When the dust settles, England may find they have a cricket team to pick. That is, to ponder, to cogitate and perhaps to alter rather than to conduct long, thoughtful meetings while holding rubber stamps in their hands.
Somehow, they may find this task easier both in prospect and action than they would have done, say, four weeks ago. The England squad who leave for 10 weeks in the West Indies on Wednesday have been through a lot lately.
Hammered from pillar to post in a one-day series in India, they suddenly had to regroup in earnest after the terrorist attack on Mumbai which sent them scuttling home. In rather noble fashion, which took a few days to manifest itself, they returned, only to lose a Test they should have won, and with it the series.
Then the storm broke. There was, it was said, mutiny in the camp. In the first days of the new year England contrived to shed a coach and a captain. Whatever the merits of who did what, it was another traumatic event for the team to withstand.
After that, picking the best 11 players for the First Test in Jamaica should be a doddle. England have rightly made a virtue of loyalty in the past few years. Recently, this has seemed to reach obsessive heights, especially with regard to the batting. The only notable amendment has been the omission of Michael Vaughan and that, originally at least, was of his own doing.
Others have been imbibing more regularly in the Last Chance Saloon than Eddie Grundy in The Bull at Ambridge. This has been born partly out of loyalty, the resistance to easy change, and partly because of the feeling that Test players take time to become accustomed to the rhythms and pressures of international cricket. It was one of the verities trotted out by the erstwhile coach, Peter Moores, that almost all Test batsmen scored far more heavily in the second half of their careers than the first. Moores was to find, of course, that loyalty is not always a two-way street, and it will be fascinating to discover if England retain his philosophy.
Most at risk is Ian Bell, and the new captain, Andrew Strauss, must determine along with his fellow selector on tour, the assistant coach, Andy Flower, if enough is enough. Bell has made one fifty in his past 10 innings since the excellent 199 at Lord's against South Africa, which it was hoped would be his breakthrough innings.
It has not happened, and Bell has begun to look more, not less, diffident at the crease. But Strauss will have to take into account that he himself went through a long trot of poor form – and without looking the part – yet retained selectorial faith. He was dropped for the tour of Sri Lanka last winter but was recalled without anything having changed for the next one, to New Zealand, that followed. The other case in point is Paul Collingwood, who has spent a whole career being an innings away from being dropped, especially last summer, and has survived.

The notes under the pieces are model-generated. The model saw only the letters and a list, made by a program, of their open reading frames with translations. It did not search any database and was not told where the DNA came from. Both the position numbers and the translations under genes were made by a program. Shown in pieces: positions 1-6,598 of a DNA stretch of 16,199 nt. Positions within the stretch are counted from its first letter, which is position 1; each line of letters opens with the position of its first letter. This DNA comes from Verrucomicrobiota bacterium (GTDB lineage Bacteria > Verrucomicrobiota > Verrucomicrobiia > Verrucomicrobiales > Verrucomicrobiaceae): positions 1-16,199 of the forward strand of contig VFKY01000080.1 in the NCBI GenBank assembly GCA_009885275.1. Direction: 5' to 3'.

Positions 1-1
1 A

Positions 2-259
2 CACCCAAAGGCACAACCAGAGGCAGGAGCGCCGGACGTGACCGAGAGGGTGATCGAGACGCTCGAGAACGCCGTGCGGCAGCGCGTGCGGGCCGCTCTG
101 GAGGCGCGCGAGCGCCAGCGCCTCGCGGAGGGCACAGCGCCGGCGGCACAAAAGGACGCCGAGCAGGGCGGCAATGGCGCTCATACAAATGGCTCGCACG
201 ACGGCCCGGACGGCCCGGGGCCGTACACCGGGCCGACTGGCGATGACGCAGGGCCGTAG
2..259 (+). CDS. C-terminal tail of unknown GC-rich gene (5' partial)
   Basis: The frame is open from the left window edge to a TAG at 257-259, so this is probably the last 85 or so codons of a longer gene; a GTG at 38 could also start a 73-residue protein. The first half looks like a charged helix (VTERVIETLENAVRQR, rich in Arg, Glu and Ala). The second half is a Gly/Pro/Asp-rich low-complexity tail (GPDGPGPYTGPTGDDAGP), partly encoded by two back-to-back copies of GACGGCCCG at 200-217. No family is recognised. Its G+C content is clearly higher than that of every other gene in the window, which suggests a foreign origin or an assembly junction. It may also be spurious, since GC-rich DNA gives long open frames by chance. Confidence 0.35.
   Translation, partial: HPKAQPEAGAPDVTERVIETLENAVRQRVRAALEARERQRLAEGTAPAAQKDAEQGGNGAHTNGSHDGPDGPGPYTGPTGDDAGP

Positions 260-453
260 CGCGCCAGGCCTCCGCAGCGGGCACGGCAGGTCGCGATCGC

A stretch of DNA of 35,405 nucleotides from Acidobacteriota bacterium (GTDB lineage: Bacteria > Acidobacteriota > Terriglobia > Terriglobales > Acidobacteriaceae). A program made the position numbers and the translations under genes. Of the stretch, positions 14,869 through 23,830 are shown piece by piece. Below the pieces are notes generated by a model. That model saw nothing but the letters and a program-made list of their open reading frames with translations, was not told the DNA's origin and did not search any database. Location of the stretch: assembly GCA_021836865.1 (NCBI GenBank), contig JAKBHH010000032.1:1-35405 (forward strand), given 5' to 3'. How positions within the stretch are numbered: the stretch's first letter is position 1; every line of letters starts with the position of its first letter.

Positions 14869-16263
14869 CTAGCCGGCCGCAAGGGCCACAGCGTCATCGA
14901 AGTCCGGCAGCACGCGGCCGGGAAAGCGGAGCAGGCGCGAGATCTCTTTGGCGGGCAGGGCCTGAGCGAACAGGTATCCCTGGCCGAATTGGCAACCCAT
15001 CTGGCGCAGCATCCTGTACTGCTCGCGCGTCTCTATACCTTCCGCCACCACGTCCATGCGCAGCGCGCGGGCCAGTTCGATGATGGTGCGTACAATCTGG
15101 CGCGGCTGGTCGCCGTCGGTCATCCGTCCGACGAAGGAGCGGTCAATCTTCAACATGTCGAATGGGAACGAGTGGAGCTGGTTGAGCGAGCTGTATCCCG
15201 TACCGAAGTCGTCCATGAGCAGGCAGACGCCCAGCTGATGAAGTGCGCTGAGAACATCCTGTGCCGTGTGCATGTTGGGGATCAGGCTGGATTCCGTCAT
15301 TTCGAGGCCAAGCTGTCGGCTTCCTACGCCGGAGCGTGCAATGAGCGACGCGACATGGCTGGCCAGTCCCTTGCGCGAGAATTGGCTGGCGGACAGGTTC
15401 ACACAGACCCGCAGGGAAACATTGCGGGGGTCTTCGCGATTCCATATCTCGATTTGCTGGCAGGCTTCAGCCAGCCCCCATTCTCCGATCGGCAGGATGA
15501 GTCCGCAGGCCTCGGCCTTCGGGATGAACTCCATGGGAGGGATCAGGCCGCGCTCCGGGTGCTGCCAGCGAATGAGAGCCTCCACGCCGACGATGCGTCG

To suggest that Bell thus deserves another go is a smack in the eye for the long-suffering Owais Shah, who would have found waiting for Godot more rewarding than waiting for England's selectors to give him a run. It is tempting to suggest that either the sel-ectors do that now or let Shah, by whom they have always appeared somehow unconvinced, return whence he came.
If Bell is dropped, it may be some time before he gets back – probably not in time for the Ashes. Despite his poor returns it is a big call, because so much is properly expected of him. Bell really does have it all, or most of it that counts; hence the continuity. Could it be that what he lacks is the most crucial ingredient of all, the one that is indefinable but essential to regular success at Test level? The young would call it the international mojo.
Much has been made of the conditions in which Bell has made his eight hundreds (never the first for the team, for instance), but England have won four of those matches – and lost none. Of the indubitably gritty Collingwood's seven centuries, only one has led to an England win, with three defeats.
When they have done with the batting the selectors have the bowling to consider, and with three spinners in the party Monty Panesar is under immediate threat from both the others,Graeme Swann and the tyro Yorkshireman Adil Rashid.
Ryan Sidebottom, England's player of the year a year ago, is back and fit again, Stephen Harmison will not be left out for much longer, Jimmy Anderson is under threat. The selection is in new hands and they will be aware that they are picking a side not only to beat West Indies, which may not quite be straightforward, but, by now, to take on Australia in the summer.
West Indies tour dates
25-27 Jan: v St Kitts XI, St Kitts
29-31 Jan: v West Indies A, St Kitts
4-8 Feb: First Test, Jamaica
13-17 Feb: Second Test, Antigua
21-22 Feb: v BCA President's XI, Barbados
26 Feb-2 March: Third Test, Barbados
6-10 March: Fourth Test, Trinidad
14 March: v WIPA President's Select XI, Trinidad
15 March: Twenty20 international, Trinidad
20 March: First ODI, Guyana
22 March: Second ODI, Guyana
27 March: Third ODI, Barbados
29 March: Fourth ODI, Barbados
3 April: Fifth ODI, St Lucia (d/n)